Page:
Architects who listen to their ‘inner voice’ and not the client produce bad buildings. It’s the deadly sin of designer egotism, says Robert Adam, and it makes us strangers in our homes
How can spot a genius when you see one? There aren’t many about, so eliminating non-geniuses is a good start. To make it easier, if you find anyone that thinks they’re a genius, they’re not. So, comic-book egghead behaviour such as showy flashes of inspiration and telling everyone about your unexpected insights are not signs of genius – quite the opposite. You might have noticed that this is way lots of architects behave. This means that, contrary to what they think of themselves, these architects aren’t geniuses.
This shouldn’t be a surprise. Most people aren’t geniuses, so architectural ones will be few and far between. The trouble is that architects are brought up to think that they’re great men or women in the making. Architecture schools have long abandoned the practical arts of building, for which the seven-year-long course was designed, and largely devote themselves to making buildings look like magic mushrooms or discussing the finer points of broken tea pots. Any suggestion that time would be better spent getting the hang of damp-proof courses is dismissed as an impediment to the vital task of nurturing inspiration and genius.
Once you think you’re a sage you can have a great time. All that matters is your inner voice. No longer do you need to pay attention to what people or your clients want. No, it’s your job to find out what deep down they really want, not what the poor souls were naive enough to think they wanted. You needn’t bother with dull stuff like working out how bits of buildings fit together. That’s for dummies and a distraction from the real job of expressing the latest version of French philosophy with bent steel and pointed bits of glass. Best of all, not only are you always right but, if anyone says you’re wrong, this proves the point – ordinary people don’t understand genius.
the king of ego, daniel libeskind, decided that the real meaning of north london can be summed up with one of his architectural car crashes
Examples are not hard to find. Take the Scottish parliament. If anything should be about the identity of the people of Scotland, this is it. But did Enric Miralles ask anyone in Scotland what they thought stood for their much-loved nation? Of course not; Miralles was a genius. Instead he took a quick trip round the place and found out what really made Scotland a special place – boats. Not any old boats, but boats being made in towns, then being launched and going away. (You couldn’t make this up.) So for generations to come MSPs will sit in what a Catalonian who reckoned he was a genius decided was a typical Scottish decision-making place – an unfinished boat. A pity nobody in Scotland has the same idea. And what about the hairdryer-shaped seagull-nesting platforms fixed all over the building? Well, I can tell you the secret, they’re a sort-of-but-not-quite silhouette of Raeburn’s painting of the skating minister in the Scottish National Academy. Unlike the boats, Miralles didn’t tell anyone about this. The poor people of Scotland, who paid a fortune for this insane edifice, have to live for the foreseeable future with a massive display of egotism.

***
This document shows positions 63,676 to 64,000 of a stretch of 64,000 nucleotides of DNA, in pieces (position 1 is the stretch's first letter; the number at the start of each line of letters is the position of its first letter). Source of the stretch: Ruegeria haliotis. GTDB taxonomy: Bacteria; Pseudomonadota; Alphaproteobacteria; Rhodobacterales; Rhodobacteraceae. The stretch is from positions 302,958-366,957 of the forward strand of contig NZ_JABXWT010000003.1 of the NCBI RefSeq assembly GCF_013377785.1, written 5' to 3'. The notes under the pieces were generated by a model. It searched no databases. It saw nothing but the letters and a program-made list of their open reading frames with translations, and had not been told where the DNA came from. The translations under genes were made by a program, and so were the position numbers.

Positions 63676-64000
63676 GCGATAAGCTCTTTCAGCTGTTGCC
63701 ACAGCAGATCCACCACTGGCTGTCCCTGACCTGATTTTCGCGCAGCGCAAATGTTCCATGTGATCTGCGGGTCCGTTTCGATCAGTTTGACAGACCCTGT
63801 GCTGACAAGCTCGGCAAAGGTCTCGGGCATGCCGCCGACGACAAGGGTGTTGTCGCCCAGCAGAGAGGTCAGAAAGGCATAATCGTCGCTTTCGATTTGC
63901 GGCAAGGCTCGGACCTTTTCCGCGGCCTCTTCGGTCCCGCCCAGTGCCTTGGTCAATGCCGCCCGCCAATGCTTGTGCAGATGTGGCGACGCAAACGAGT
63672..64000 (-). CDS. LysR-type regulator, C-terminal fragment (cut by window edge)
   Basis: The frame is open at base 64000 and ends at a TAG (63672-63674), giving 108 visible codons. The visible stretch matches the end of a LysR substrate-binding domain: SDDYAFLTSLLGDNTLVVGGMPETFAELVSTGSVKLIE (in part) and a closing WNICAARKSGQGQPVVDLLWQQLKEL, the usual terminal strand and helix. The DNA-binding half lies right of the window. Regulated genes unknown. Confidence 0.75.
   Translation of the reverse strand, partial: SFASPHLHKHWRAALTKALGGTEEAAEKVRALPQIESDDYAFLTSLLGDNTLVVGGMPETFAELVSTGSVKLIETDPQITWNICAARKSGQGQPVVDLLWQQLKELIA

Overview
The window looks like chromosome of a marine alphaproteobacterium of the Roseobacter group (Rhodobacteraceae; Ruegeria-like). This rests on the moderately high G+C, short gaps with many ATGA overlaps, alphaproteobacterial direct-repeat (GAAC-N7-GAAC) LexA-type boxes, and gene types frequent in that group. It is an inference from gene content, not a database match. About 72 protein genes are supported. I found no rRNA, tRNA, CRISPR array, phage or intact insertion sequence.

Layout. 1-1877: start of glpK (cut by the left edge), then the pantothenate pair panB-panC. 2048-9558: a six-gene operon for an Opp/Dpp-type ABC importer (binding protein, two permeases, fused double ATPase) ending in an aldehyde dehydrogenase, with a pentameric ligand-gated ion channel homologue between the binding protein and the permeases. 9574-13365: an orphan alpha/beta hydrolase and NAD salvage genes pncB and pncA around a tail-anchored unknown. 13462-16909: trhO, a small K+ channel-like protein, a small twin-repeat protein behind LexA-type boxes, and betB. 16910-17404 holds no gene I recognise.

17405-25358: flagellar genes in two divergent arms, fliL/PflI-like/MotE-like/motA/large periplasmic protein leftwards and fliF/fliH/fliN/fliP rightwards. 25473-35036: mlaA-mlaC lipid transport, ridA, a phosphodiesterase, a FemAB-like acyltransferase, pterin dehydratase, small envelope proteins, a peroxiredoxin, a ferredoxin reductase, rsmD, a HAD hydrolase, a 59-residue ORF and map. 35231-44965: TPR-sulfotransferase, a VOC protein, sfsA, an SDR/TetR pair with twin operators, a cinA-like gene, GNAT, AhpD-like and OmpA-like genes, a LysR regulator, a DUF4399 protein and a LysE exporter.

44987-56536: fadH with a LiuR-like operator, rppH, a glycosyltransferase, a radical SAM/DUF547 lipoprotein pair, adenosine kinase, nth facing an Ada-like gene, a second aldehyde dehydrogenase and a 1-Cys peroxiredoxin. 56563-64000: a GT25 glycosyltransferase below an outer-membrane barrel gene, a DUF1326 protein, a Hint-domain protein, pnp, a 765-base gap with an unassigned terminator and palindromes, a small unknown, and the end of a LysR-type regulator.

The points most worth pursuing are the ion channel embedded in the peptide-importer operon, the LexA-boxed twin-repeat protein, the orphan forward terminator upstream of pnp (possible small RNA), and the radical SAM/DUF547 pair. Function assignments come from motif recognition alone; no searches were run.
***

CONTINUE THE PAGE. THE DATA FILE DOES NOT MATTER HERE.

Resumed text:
Then there’s the king of ego, Daniel Libeskind, who can decide that the real meaning of north London can be summed up with one of his architectural car crashes. In spite of the fact it’s much like all his other jumbles, his inner genius has decided that this is just the thing because lots of people from all over the world live there. Or Foreign Office Architects, which had the staggering insight that the identity of Birmingham was its sky – yes really. And this is why New Street station will be wrapped in a huge curtain of stainless steel the will reflect (wait for it) the sky – at least until it gets dirty.
We’re increasingly stuck with what someone with a deluded idea of greatness thinks is the identity of our precious villages, towns and cities. Their ego tells them that their genius and inspiration is so much more important than the things we think connect us with the places we call home. Is it any wonder that many of us feel strangers where we live?
Robert Adam is director of Robert Adam Architects